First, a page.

Monday, February 16, 2009
Sequels, if done right, generally happen because a continuum was necessary to unfurl the remainder of an idea. More to the story, a layered vision, or just simply additional ideas sprouted from the same plane of thought.
Designer Aaron Ruff wasn't done with his Wanderer in a Sea of Fog theme, paving the way for a Volume 2 collection. The recently introduced pieces build on the maritime theme, adding captain’s signet rings to the mix of spyglasses, compasses, and old-world weaponry. We love the antique feel of this black spot ring, with intricate scrolling and fashioned for a two-finger fit.
To view styles and purchase, visit the designer’s newly launched Web site.
Saturday, February 7, 2009
This series highlights noteworthy jewelry selections available on Etsy, the mammoth online marketplace for handmade goods.
To some, texture is the soul of every jewelry piece, separating the artistic from the mass-produced, the inspired from those that have nothing new to communicate, the layered from the mundane. And for Tammy Antoinette, texture is everything, dictating the design and color process.
Utilizing a multi-layered patina course that produces a watercolor finish, the designer creates pieces that are both rustic and beautiful. Stacked brass rings, colored mocha and turquoise, have a weather-beaten appearance, as does her shackle earrings (above). Leaf-shaped cuffs are treated with an external terra cotta patina, with a red tone gracing the interior. New color palettes are introduced frequently, but the prevalence of texture remains…gritty grooves, hammered pockmarks and meandering ripples.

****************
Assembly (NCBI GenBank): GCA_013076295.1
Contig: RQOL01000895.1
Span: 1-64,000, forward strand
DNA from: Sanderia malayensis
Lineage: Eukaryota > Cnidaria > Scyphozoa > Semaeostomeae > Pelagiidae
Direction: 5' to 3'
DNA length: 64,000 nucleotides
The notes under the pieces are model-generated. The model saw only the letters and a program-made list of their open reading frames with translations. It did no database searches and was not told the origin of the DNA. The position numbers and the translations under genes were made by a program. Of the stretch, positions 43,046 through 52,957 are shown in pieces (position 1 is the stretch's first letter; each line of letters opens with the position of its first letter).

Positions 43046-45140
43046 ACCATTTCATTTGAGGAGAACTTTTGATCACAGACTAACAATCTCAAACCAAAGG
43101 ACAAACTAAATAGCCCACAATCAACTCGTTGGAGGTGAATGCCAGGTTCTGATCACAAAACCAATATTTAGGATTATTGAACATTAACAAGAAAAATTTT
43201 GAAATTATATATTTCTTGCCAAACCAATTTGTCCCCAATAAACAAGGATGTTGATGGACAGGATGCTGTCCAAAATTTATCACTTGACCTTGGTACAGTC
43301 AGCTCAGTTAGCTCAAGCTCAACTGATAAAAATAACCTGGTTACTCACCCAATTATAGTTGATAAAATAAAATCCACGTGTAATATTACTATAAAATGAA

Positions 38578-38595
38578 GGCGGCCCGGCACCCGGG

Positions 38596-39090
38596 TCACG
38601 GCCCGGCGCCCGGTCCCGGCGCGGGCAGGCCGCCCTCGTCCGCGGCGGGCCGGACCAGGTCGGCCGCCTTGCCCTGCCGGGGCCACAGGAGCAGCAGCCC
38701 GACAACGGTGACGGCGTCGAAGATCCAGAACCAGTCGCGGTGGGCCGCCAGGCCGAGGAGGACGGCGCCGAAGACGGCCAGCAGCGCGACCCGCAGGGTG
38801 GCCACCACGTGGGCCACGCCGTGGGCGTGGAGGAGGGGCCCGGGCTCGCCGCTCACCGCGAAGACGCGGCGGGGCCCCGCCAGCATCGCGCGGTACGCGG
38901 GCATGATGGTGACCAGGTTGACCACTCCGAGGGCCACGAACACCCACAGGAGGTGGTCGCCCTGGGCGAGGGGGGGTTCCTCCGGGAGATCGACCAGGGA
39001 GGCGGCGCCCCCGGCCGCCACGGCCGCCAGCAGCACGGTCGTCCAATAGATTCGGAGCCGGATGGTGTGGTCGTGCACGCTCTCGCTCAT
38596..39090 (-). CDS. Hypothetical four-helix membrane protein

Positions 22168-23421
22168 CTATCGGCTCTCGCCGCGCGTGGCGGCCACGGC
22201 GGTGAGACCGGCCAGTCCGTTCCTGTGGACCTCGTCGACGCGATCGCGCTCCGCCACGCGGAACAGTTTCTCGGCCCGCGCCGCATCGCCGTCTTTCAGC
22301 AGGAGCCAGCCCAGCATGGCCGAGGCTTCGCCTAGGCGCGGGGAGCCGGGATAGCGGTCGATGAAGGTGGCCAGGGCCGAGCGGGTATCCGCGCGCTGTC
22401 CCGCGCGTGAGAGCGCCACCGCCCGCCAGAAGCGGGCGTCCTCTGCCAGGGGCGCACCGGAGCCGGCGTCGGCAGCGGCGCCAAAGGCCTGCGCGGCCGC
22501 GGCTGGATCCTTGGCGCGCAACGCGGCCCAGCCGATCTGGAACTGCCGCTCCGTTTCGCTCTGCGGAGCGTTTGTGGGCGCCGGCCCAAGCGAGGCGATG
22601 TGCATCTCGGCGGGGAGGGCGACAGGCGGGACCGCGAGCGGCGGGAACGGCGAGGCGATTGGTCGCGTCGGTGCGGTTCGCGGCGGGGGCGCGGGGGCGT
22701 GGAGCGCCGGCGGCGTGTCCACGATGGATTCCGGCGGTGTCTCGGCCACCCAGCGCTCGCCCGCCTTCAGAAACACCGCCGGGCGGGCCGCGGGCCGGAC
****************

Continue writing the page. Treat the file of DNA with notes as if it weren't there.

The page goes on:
To view styles and purchase, visit the designer’s Etsy store.
Sunday, February 1, 2009
Just like the popular children’s book Everyone Poops correctly preaches, we are indeed all creatures of commonplace routines and activities. But there is something extraordinary that resides in the mundane, and it is the clear connection that these everyday rituals bring…each and every one of us eating dinner, opening our mail, fixing our hair, etcetera, etcetera, etcetera.
It is this premise that Melanie Bilenker explores with her work, sketching ordinary moments with wispy hair (her own) and preserving them within resin. The illustrated blocks are framed with gold and ebony wood, and presented as brooches, rings and pendants. We love the lockets, with a wood slipcover, allowing the image to be revealed at the wearer’s discretion (shown above is Sunday Night, a dip into the bath).
To view designs and browse gallery links, visit the Melanie Bilenker’s Web site.